Fate of the Mortals

 Game: Fate of the Mortals  Age: 12+
 Publisher: Blue Eyed Games  Time: 30 minutes
 Players: 2- 6  Replayability: 8/10

fate of the mortals

Fate of the Mortals

Seldom do I play a board game that has the main mechanic(s) of the game be influenced by everyone playing. This of Camel Up for a second, each racer is directly influenced by the players betting not by one individual person. I think this is a super neat process of playing games because anything goes–we only just hope for the best outcome. In Fate of the Mortals, we are all directing mortals through chambers in order for them to fulfill our requests. So yes, they would be eager to die if the gods (us) ask of it. Throughout the experience, we’ll be placing chambers, moving mortals, collecting treasures and dying or living on our command. Everyone begins with a goal chart while the rest of the setup will be available for everyone. This general setup will have the mortals consolidated into one room and the wound tracker available for all to see. Each turn we will place a chamber, move a mortal, and collect wounds and treasures that follow. Your personal god card will elaborate deeper on what your mortal outcomes should be in order to get points. To give you an example of this: my god card says that the red and purple mortal must die while the other mortals will need to collect different treasure types and exit the chambers alive for me to gain the most points. With this said, each god has their own goal card–so good luck.

My Experience and Final Thoughts

This was a fun experience with more than three players. I started by pushing forward the blue die as I wanted this character to collect the bow and arrow. The piece I placed was a monster pit with the harp (which seems to the basic piece) and I damaged the blue hero by two points. Of the three of us, I was under the impression someone would want this character dead, so I had to make sure I am able to continue building his direction with some health before giving him the arrow and helping him escape. The next player selected a card and directed player red toward the shield. I am not sure if this is what his god card is asking for, but I since I wanted this character dead, I need to make sure to keep my eye on their life before they exit the labyrinth. The game continues with card drawing and placing to have the character move around the labyrinth. I think this is a fun concept that slightly reminds me of Camel Up. I say this because of how the main components are available for all of us to move and that we are relying on the luck of their outcome for our scores. We are tallying scores based off giving these characters the rewards… or death.. asked for by our card. In a way, some of us could hope for the same outcomes while other outcomes will be different. It’s a race for the most points. I think this game is easy to learn and play with a bit of time to setup. I like how unique the concept is and how it provided me with a new type of game. I think the components are fantastic gamecrafter quality pushing the boundaries on cost efficient components. This game asks for players to be solitariely interactive with each other, we are always moving the same characters around, but we are not interacting with each other.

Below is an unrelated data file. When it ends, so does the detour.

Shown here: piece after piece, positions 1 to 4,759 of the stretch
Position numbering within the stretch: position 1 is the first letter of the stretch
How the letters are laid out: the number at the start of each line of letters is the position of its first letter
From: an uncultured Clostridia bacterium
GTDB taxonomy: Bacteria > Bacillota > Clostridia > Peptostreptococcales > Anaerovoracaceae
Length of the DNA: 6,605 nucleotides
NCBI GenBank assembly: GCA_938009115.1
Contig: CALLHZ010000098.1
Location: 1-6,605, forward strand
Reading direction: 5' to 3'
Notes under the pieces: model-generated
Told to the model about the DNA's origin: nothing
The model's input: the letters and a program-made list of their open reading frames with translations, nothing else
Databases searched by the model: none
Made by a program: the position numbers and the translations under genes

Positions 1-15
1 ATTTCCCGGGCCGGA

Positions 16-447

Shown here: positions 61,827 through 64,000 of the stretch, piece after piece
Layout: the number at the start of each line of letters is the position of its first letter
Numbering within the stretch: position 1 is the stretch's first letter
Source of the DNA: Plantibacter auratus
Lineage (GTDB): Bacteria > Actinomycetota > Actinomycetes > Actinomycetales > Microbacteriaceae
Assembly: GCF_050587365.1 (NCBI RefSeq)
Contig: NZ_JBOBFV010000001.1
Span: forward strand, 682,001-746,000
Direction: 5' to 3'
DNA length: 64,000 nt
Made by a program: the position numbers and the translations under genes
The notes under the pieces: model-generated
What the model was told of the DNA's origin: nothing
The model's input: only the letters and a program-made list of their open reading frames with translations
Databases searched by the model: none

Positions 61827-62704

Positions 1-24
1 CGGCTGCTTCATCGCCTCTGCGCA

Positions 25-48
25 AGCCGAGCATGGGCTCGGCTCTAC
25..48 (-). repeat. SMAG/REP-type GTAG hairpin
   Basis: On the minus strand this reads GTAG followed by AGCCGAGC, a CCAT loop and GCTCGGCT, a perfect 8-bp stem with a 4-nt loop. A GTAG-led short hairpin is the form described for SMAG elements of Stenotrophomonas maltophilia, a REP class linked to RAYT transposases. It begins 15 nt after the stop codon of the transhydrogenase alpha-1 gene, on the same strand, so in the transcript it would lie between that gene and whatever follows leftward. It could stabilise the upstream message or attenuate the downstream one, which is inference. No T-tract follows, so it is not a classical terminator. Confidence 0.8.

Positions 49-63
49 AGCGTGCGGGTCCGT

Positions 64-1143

you will like this game if you are into a more of a press your luck all or nothing style of gaming.

You will not like this game if you are looking for a more independent gameplay.

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Joseph Nicholas

Founder and Editor-in-Chief of Indietabletop. Communication major. Favorite mechanics include: Bluffing and Deduction, modular boards, and action point allowance. Favorite video game genres are Rpgs, Puzzles games, and Sim/Tycoons.